“I always say one of the most impactful days I ever spent in politics was marching with the families that fall … down into Marcus Hook and you just saw the thousands of people that were there,” he said. “Many of whom I knew but didn’t know worked for the refineries were coming up to you saying, ‘You’ve got to do something.’”
That march was Nov. 4, 2011, a couple of months after Sunoco announced its intention to shut down the Marcus Hook and Philadelphia facilities and ConocoPhillips’ announcement to shut down the Trainer plant.
By summer 2012, Delta Air Lines had purchased and still operates the Trainer refinery. The Carlyle Group purchased the Philadelphia facility, renaming it Philadelphia Energy Solutions, which closed this summer after workers a massive explosion and fire. PES executives quickly said said it was “impossible” to continue operations there.
Sunoco did shut down the Marcus Hook refinery and has since repurposed the facility into the Marcus Hook Industrial Complex to store, process and distribute the natural gas liquids coming from the Marcellus Shale regions via pipeline – a source of one of the more difficult parts of McBlain’s, Morrone’s and Culp’s tenure.
Morrone spoke about the challenge of trying to balance economic development and the responsibility of making certain the county’s residents were safe.
“A lot of it is beyond the control of county council,” she said. “They were (Pennsylvania Public Utility Commission) issues. They were state issues and we were trying to do the best for the residents here in Delaware County.”
Another issue that was complex was the opioid situation.
“Sometimes,” McBlain said, “you felt helpless and you just relied upon those that were involved.”
He said the county’s Medical Examiner Fredric Hellman began to notice a pattern in deaths related to opioids and heroin around 2011 in a trend that continued to grow and has recently begun to decline.
In its height, about two years ago, about 200 county residents a year died related to the epidemic, which has had its effects felt nationwide.
“Try to put it in context,” McBlain said. “If we have 40 homicides a year and 30 of those are gun deaths in Delaware County, people think that’s a lot. That’s 40 deaths. This is 200 people a year – and thousands of others who have the problem.”
It also had its personal toll.
“A woman called me who I went to grade school and high school with her older sister,” McBlain said, “and she called me in tears because her son was being released from prison.”
She said to him, “John, if he gets out, he’s gonna be dead in 30 days because he’s going to go right back to using heroin.”
McBlain checked and the man had finished his maximum sentence for the low-level crime, had gone through the drug treatment program in the county prison and was set up for drug treatment on the outside.
There wasn’t anything else that could be done.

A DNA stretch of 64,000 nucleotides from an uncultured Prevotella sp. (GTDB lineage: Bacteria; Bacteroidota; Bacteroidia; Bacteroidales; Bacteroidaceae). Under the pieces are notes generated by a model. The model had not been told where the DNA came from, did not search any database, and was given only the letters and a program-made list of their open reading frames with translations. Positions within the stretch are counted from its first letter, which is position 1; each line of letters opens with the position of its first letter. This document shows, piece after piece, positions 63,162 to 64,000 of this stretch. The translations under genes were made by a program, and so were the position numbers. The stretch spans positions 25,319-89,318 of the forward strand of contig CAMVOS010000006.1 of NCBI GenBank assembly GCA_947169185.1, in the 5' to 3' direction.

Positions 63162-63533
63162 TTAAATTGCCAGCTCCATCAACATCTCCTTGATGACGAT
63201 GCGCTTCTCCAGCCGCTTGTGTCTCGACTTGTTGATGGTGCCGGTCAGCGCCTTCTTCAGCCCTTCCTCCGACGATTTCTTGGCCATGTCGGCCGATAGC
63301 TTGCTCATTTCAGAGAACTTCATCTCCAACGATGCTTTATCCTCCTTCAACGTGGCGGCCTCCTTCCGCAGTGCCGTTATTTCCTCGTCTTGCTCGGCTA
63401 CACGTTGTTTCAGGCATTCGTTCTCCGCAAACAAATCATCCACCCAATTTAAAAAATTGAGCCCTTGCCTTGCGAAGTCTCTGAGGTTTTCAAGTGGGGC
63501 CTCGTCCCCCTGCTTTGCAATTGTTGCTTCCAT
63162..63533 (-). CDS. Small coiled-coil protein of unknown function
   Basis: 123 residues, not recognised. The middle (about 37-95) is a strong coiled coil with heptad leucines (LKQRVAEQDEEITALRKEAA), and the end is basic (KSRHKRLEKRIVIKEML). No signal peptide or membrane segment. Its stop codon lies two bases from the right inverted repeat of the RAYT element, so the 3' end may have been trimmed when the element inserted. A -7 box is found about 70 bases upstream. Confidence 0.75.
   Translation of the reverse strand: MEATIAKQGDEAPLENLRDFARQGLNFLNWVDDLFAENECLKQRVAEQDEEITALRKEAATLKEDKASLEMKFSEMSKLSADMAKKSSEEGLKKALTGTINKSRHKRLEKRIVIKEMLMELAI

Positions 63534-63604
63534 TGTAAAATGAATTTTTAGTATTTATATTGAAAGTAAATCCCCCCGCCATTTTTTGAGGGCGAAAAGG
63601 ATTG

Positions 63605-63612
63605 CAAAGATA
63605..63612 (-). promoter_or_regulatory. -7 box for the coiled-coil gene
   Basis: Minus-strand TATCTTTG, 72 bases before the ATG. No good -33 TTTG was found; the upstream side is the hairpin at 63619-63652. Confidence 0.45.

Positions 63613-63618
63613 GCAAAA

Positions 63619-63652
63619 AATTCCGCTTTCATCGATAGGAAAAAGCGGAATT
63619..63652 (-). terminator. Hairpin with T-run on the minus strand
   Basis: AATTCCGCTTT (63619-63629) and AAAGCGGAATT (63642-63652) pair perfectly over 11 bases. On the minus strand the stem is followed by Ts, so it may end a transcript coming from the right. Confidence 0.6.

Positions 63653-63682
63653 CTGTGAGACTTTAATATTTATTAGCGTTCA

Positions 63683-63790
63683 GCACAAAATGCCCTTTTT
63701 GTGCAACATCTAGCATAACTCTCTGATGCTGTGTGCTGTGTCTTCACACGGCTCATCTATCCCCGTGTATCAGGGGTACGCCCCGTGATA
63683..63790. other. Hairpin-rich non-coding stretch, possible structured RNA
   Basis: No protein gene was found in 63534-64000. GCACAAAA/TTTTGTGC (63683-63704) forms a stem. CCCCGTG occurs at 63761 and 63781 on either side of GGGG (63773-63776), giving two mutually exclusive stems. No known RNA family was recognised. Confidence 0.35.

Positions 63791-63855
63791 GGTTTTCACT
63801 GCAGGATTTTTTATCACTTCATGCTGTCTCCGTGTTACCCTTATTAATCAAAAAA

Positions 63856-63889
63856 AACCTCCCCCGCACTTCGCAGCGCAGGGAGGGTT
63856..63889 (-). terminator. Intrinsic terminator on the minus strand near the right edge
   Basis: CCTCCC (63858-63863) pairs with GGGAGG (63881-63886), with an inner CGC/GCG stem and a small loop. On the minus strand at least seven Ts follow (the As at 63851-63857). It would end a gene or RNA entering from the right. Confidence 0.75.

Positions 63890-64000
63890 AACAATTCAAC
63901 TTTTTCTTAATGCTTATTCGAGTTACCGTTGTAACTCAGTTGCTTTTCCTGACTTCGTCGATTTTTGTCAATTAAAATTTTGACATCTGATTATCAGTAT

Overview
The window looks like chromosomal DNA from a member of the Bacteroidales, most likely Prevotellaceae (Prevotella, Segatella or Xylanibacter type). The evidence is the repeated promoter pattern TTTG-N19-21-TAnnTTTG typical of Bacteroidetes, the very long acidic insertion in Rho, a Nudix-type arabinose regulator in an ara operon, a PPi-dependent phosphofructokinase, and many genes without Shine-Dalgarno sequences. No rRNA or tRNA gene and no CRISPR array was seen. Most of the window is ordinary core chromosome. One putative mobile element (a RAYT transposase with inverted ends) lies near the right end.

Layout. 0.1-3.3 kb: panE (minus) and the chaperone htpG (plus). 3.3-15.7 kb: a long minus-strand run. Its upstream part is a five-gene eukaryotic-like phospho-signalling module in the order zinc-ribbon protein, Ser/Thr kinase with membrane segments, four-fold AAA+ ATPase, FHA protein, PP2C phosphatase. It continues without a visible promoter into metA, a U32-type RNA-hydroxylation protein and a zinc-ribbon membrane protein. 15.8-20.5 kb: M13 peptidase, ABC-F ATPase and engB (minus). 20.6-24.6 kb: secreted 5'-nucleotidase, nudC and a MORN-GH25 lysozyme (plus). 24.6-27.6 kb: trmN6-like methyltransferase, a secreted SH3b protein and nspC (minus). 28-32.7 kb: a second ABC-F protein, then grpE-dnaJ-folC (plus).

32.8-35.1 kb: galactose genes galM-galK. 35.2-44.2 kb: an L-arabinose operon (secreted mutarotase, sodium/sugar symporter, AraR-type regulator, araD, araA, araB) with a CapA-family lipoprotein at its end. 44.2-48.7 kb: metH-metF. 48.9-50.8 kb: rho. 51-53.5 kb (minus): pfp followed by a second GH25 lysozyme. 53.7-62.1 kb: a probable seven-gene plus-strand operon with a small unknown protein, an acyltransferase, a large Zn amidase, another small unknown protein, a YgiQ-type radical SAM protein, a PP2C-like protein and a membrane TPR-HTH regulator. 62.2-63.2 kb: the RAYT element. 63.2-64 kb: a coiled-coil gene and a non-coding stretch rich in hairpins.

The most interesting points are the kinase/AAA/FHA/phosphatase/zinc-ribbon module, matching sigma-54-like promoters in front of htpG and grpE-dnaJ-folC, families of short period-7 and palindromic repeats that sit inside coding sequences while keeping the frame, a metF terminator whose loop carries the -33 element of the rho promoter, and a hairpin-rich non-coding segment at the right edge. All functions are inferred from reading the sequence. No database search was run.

“Thirty days later, I saw his obituary,” McBlain said.
Perhaps because Delaware County was on the front lines, the three council members spoke about the approaches taken to combat this, including being the first county to have first responders using Narcan for those overdosing.
McBlain admitted when he first heard about it, he said, “This sounds like magic beans to me.”
Yet, he’s reassessed that. “This thing was a miracle drug,” he said. “For somebody that’s laying there dead to come back and sits up, it’s just the most amazing thing I’ve ever seen.”
Drug Court was also initiated so those with non-violent, low-level crimes and addiction issues could be redirected to the help they need rather than just being sent to jail, where McBlain said much of the opioid problem landed.
Delaware County also joined a lawsuit against opioid manufacturers that is playing out in Ohio federal courts now and stands to potentially benefit from those proceedings when they conclude.
“That was one of the things I was most proud of – to get out in front of that and to be at the forefront,” Culp said. “Unfortunately, we’re not going to be on council to see that come to fruition … Hopefully, we’re successful and that money can go towards helping the residents of Delaware County at least make a dent in the scourge.”
They also spoke of other challenging moments such as when Folcroft Police Officer Christopher Dorman was shot seven times June 24, 2016, responding to a call about someone smoking marijuana and the 2018 death of firefighter Matt LeTourneau of Springfield, who was trapped in a structural collapse while fighting a North Philadelphia row home fire.
At the turn of the New Year, not only will these three be relinquishing their seats, but it will be a change for the Delaware County GOP, which has held a solid majority on County Council since the county was established.
“That’s probably the toughest part of leaving,” Morrone said, “is seeing that full transition to a completely different governmental party. I think that’s the hardest thing to leave, but if nothing else, I think, we’ve provided them a road map to success.”
She noted the studies completed in the last couple of years evaluating pipeline safety, the county’s wage and salary structure and 911 upgrades.